As I write this post, UC Berkeley is hosting its “visit days” program for admitted EECS PhD students. This is a three-day event that lets admitted students see the department, meet people, and get a (tiny) flavor of what Berkeley is like. Those interested in some history may enjoy my blog post about visit days four years ago.
If you’re an admitted student, congratulations! It’s super-competitive to get in. When I applied, the acceptance rate was roughly 5 percent, and the competition has undoubtedly increased since then. This is definitely true for those applying to work in Artificial Intelligence. I’ve seen statistics from BAIR director Trevor Darrell showing that the number of AI applicants has soared in recent years, to the point where the corresponding acceptance rate is now less than three percent.
It’s technically true that you’re not tied to a specific area when you apply, and that’s what the department probably advertises to admitted students. Do not, however, take this as implying that you can apply in an area you’re not interested in but think is “less competitive” and then pivot to AI. If you want to do fundamental AI research (and not just use it in an application) you must apply in AI — otherwise, I highly doubt the faculty will be interested in working with you when they already have the cream of the crop to consider from other applicants.
That being said, here are some related thoughts regarding graduate school, visit days, and so forth, which might be of use to admitted students:
You must come to visit days. You will learn a lot about the professors who are interested in working with you based on your assigned one-on-one meetings. I don’t know the details on how those assignments are made, but it’s a good bet that if a professor wants to work with you, then you’ll have a one-on-one meeting with him or her.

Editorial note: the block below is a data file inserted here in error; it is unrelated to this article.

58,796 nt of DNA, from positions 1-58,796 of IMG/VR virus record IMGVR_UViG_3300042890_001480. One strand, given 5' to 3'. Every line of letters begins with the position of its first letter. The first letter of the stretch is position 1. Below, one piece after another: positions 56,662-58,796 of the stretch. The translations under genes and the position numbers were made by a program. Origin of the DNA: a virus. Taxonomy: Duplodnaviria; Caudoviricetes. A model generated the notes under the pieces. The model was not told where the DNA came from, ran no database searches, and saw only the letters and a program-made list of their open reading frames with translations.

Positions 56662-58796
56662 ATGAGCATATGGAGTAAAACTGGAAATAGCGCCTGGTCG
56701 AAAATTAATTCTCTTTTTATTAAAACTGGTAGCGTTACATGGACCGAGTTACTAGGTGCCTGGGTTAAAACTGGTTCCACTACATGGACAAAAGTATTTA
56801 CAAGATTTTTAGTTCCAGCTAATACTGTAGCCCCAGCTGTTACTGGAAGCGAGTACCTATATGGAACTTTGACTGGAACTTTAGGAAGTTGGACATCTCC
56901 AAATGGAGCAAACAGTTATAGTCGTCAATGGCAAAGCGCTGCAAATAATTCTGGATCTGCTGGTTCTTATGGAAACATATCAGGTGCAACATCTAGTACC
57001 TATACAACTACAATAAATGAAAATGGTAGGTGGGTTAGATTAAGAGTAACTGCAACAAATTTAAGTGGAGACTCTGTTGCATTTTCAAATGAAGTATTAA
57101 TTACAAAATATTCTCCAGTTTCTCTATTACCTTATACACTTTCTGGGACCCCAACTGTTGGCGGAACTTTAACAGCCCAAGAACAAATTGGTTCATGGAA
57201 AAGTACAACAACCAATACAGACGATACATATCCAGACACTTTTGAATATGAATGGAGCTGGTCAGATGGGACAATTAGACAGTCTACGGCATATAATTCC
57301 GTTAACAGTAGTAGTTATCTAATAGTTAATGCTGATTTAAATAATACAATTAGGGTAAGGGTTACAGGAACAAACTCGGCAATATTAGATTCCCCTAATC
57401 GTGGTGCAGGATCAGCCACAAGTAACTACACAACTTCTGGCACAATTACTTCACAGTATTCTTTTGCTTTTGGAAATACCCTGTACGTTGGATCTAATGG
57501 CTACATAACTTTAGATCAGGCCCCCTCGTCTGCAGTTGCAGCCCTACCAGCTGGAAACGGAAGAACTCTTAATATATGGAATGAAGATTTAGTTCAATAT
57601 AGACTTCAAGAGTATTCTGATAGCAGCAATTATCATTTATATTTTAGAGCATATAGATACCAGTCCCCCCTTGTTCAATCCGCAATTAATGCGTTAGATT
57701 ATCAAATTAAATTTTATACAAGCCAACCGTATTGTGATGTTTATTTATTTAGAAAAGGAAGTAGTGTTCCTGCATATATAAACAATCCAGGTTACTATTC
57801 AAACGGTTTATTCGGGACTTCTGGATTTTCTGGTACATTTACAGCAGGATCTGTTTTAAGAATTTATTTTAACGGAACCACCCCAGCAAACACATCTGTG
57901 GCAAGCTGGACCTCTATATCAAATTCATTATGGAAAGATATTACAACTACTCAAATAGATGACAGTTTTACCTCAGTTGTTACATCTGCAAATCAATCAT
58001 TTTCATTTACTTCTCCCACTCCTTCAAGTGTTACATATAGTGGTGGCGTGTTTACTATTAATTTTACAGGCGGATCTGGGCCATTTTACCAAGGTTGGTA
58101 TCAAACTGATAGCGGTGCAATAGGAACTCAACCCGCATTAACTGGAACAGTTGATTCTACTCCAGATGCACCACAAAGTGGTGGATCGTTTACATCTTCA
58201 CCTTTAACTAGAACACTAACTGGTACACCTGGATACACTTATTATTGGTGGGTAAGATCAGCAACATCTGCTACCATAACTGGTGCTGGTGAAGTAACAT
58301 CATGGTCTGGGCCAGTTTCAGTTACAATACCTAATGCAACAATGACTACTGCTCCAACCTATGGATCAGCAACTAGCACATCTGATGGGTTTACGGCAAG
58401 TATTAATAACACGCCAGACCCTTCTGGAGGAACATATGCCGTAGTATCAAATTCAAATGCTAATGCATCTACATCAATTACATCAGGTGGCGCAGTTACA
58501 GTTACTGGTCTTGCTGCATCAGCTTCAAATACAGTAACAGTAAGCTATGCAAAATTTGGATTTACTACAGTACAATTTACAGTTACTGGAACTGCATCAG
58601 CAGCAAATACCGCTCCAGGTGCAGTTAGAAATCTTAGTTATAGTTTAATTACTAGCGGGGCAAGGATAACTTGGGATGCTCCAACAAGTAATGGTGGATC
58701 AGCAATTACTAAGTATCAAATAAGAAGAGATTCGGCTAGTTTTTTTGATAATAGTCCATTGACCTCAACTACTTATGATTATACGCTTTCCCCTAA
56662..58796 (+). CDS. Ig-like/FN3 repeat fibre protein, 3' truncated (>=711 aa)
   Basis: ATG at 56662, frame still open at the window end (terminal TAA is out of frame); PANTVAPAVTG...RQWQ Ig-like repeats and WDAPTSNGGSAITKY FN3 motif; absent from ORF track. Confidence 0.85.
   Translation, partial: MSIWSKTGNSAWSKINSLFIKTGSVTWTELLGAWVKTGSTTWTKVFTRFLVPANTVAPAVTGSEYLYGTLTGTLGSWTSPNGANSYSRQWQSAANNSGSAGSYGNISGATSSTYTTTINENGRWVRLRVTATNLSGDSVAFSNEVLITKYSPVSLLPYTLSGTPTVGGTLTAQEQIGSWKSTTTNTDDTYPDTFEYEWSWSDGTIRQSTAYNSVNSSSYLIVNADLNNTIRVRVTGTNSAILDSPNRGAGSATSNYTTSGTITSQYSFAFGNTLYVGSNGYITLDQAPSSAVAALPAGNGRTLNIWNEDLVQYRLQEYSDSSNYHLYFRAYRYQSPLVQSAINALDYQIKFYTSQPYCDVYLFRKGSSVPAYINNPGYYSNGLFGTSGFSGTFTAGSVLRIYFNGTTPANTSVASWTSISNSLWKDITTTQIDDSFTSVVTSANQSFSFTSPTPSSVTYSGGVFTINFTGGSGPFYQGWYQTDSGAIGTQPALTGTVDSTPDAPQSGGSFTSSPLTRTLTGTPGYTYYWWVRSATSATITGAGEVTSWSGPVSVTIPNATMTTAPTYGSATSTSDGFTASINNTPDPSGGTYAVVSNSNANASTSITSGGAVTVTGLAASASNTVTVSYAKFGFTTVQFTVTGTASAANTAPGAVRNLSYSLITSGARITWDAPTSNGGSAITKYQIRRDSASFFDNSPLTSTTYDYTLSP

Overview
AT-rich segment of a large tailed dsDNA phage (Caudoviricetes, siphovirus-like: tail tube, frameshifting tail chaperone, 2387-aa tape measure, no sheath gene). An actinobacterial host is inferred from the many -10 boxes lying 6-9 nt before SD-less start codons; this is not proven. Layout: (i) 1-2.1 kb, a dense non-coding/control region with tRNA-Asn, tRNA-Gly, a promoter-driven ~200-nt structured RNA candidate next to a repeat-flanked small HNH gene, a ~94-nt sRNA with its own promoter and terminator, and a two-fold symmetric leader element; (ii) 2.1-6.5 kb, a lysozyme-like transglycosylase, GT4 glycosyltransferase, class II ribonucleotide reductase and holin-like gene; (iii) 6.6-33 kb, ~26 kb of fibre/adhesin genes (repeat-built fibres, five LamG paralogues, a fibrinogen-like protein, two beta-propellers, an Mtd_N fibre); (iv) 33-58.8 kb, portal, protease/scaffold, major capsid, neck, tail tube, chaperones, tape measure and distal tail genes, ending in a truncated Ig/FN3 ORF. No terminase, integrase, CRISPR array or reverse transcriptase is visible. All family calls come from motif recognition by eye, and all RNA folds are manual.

On a related note, if there’s a faculty member you desperately want to work with, then not only do you need to talk to him or her during visit days, you also need a firm commitment that he or she is willing to advise you without qualifications. This is particularly true for the “rock-star” faculty who get swarmed with emails from top-tier students asking to work with them. Get commitments done early.
You also want to be in touch with the students in your target lab(s). If you accept your offer, consistently communicate with them well before the official start of your PhD. This might mean just occasional emails over the summer, or (better) being remotely involved in an ongoing research project that can lead to a fast paper during your first semester. The point is, you want to be in the loop in what the other students are doing. This also includes incoming students — you’ll want to take the same classes as those in your research area, so that you can collaborate on homework and (ideally) research.
These previous points imply the following: you do not want to be spending your first year (or two) trying to “explore” or “get incubated” into research. Your goal must be to do outstanding research in your area of interest from day one.
It’s easy to experience euphoria upon getting your offer of admission. I don’t mean to rain on this, but there’s life beyond getting the admitted offer, and you want to make a sound and informed decision on something that will impact you forever. Again, if you got accepted to Berkeley, congratulations! I hope you seriously consider attending, as it’s one of the top computer science schools. Just ensure that you were admitted to your area of interest, and furthermore, it is crystal clear that the professors who you want to work with are willing to advise you from day one.